If the temperature is too low, the Maillard process will not happen, so maintaining adequate temperature throughout the cook is vital.

How does fat content affect the bark?

As is the case with the temperature, when it comes to the fat content of the meat, balance is required to form a great bark. It is not simply a case of the more fat, the better.

Fat is necessary to form the bark, because the fat soluble components in the rub dissolve and hold on to the spices, forming the crust.

If your meat is too fatty, however, it could hinder the creation of the pellicle, by obstructing the access of heat and oxygen to the proteins on the surface of the meat.

In light of this, it is advisable to trim off any excess fat. Aim to leave just enough fat to render and provide that nice glossy glaze for the spices, smoke, and dissolved salt and sugar to stick to.

How does moisture affect the bark?

To form a bark, there must be some moisture present so that the water soluble ingredients can dissolve. The moisture that is naturally in the meat and the smoke is usually adequate.

Therefore, you don’t need to go crazy basting of your meat throughout the cook. Too much moisture will in fact stop the bark from forming, because the surface of the meat needs to dry out in order for the Maillard reaction to start.

Tips & Tricks to guarantee a good bark

Now that we know how and why a bark is formed, what steps can we take to make sure we get a good one next time we smoke some meat? Here are some tips:

  • As discussed, remove any excess fat from your meat. Around a ¼ inch to ⅛ inch of fat on your meat is all you will need.
  • Don’t sit your meat in a pan while it’s on the smoker. This will reduce the airflow and prevent the surface from drying out. Sit it on the grill plate.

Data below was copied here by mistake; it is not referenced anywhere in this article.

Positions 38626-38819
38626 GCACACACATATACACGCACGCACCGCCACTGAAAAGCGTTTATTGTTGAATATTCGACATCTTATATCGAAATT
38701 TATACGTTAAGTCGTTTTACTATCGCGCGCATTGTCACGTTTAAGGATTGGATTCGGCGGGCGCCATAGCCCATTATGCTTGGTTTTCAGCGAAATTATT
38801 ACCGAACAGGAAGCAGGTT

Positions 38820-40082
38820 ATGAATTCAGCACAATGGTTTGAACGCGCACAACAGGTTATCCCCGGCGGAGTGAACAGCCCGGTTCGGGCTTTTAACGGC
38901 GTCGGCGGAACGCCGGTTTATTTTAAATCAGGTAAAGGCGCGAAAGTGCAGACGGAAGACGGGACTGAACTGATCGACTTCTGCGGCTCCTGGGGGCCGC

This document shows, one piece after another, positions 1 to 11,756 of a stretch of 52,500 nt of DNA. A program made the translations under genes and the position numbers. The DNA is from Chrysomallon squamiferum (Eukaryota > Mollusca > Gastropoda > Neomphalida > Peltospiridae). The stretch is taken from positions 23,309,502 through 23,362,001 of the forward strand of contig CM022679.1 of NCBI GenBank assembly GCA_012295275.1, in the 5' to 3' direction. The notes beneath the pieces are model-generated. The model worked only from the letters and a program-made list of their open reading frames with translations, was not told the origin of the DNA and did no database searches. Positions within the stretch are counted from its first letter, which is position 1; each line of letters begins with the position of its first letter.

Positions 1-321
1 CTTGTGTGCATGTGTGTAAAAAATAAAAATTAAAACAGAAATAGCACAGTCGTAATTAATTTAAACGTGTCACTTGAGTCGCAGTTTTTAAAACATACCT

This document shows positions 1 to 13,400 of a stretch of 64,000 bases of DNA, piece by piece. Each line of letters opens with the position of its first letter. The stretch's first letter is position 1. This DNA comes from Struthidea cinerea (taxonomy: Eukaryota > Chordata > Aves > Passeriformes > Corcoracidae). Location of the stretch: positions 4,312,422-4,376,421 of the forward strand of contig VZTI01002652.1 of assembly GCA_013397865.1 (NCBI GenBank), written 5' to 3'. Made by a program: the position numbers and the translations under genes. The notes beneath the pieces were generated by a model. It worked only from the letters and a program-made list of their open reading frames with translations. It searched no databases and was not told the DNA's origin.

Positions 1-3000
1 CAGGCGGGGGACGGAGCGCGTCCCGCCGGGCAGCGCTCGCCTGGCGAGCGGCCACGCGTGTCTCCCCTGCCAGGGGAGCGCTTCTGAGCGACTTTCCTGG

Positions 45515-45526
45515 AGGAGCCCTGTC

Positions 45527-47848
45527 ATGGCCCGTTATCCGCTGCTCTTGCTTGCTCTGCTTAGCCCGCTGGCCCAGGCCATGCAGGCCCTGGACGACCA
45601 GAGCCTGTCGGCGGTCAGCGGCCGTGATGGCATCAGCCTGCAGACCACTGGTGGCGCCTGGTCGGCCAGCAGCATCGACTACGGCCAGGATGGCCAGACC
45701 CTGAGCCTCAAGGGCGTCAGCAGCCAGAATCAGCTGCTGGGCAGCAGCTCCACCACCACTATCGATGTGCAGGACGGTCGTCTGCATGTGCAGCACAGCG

• Sugar can char and cause your bark to be bitter in taste. If you are a beginner, you could try applying sugar in the form of a baste during the latter stages of the cook.
  • Don’t wrap the meat in foil to speed up the cook during the stall. This will damage your bark. Due to the steam that accumulates inside the foil, you could end up with mush instead of a bark.
  • Some pitmasters use butcher paper through the stall, around the point when the temperature is 160oF, and report no ill effects. Others, however, swear that wrapping anything around your meat will kill your bark. The jury is out on this one – perhaps a little experimentation is in order.
  • Don’t mop or spritz for the first 2 hours of the smoke. Not only are you potentially washing off your rub, you may also be hindering the formation of the crust. The crust will have started to form after a couple of hours. It is safe to baste, mop or spritz after this has happened.

Rub recipe for getting good bark on brisket

This is where regional differences and different styles of barbecue come into play. You can’t go wrong with this rub from

  • 3 tablespoon coarsely ground black pepper
  • 1 tablespoon granulated white sugar